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Desbarats Shenanigans by Stephen Vail

Growing up in Desbarats provides many stories of finding ourselves in, shall we say, precarious situations. From hitting your first rock, to too-close encounters with outboard tin boats, to dancing with skunks and porcupines, to roman candle fights on the tennis courts (it’s ok, they mostly bounce off you). Occasionally our youthful exuberance outpaced our judgement, sometimes to the point where I am amazed we survived.

I remember one time, many years ago, Tiger Kite and I got a hold of a gross of Black Cat firecrackers, and spent the summer exploding everything we could find. We discovered that if a firecracker didn’t go off you could do a couple of things with it. One was to pull the unburnt fuse out about an ⅛ of an inch allowing for a sketchy relight, and the other was to cut them open and amass a quantity of gunpowder. I remember sitting in front of the fireplace in the Big House cutting open ‘duds’ with a hatchet to gain a sizable pile. I don’t think Bill or Peggy ever did find out where all the blood came from.

Another time my cousin David and I decided to host a party on Agate. We had over a dozen friends there doing all sorts of unspeakable things. Towards the end of the evening (or was it early morning?), we were breaking up when someone came running back up the hill shouting “The boats! The boats are gone!”. Sure enough we all scrambled down to the dock to discover that not even a canoe remained. My cousin Dave was running around shouting “My kayak, they stole my kayak”. We were all at a loss, very much deflated and confused. Sheila Lang was repeating “my dad is gonna kill me! If I’m not home, he’ll come looking for me, and will NOT be happy”. At that point, someone noticed a mass of dark shadows on the beach. After much hand-wringing, we decide ‘one of us’ should swim over to our island to get a boat. Just before I jumped in, Henry Lang pulled up in the Big Fish shining his spotlight on a very subdued and forlorn-looking group. He gave a few of us a lift over to the beach, where we discovered ALL of the boats tied neatly with bowlines. My dad never did admit to it, but I knew it was him. My mom covered for him saying “I didn’t hear him get out of bed”. Decades later as I was telling this story at Peter’s funeral, my sister Susan finally admitted that she too, was in on the caper, having been put out by not being invited to the party. My mind’s eye can still see him wringing his hands and snickering with glee as he stealthily towed the boats away.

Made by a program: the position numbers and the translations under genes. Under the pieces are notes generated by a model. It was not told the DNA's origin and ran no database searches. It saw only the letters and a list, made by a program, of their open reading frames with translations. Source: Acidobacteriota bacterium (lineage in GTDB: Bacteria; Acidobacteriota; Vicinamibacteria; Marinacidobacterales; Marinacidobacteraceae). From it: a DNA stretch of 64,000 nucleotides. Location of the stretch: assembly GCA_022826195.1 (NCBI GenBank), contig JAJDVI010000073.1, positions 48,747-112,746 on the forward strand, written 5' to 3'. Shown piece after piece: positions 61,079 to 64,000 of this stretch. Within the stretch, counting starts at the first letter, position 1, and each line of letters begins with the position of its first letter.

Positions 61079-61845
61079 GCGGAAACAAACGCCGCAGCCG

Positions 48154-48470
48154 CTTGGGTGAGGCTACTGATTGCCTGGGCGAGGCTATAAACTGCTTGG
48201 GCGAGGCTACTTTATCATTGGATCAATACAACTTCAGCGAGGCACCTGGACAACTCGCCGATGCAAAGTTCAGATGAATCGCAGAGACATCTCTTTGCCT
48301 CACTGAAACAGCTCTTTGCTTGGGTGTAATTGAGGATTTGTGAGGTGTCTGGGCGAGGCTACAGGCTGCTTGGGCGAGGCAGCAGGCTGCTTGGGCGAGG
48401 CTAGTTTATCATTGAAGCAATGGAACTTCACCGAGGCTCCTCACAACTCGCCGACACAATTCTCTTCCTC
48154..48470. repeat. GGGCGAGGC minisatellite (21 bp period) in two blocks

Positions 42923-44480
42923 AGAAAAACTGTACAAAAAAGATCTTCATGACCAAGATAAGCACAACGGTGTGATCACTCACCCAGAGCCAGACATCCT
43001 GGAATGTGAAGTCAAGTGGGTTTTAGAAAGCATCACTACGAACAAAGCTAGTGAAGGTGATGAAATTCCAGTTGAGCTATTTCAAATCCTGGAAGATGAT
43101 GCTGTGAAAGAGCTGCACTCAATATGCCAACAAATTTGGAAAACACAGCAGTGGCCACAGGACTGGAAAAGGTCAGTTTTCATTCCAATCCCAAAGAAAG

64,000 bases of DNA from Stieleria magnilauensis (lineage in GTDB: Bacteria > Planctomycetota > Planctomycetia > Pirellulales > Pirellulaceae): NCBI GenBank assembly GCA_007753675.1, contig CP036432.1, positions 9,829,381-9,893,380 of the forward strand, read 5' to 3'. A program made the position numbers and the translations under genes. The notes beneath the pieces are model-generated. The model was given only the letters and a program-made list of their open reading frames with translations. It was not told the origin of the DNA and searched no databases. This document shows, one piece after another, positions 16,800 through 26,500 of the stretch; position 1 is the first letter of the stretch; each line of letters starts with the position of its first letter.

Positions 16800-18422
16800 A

As an aside, I too recall that great storm during the sailboat race. For some reason I was not sailing, but watching from our porch. When I lost sight of the fleet over by Sylvesters, I went out in our Peterborough to offer assistance. I could hardly see the bow of my boat for the intense rain. I discovered that our sailboat, the White Cat, had had the misfortunate insult of having her hull punctured by a propeller of one of the rescue boats. Very scary time, instilling a great respect for formidable Mother Nature. Fortunately I think Henry’s leg was the only serious casualty.

I can count on one hand the summers we didn’t make it up to Desbarats. I have missed it terribly this year.

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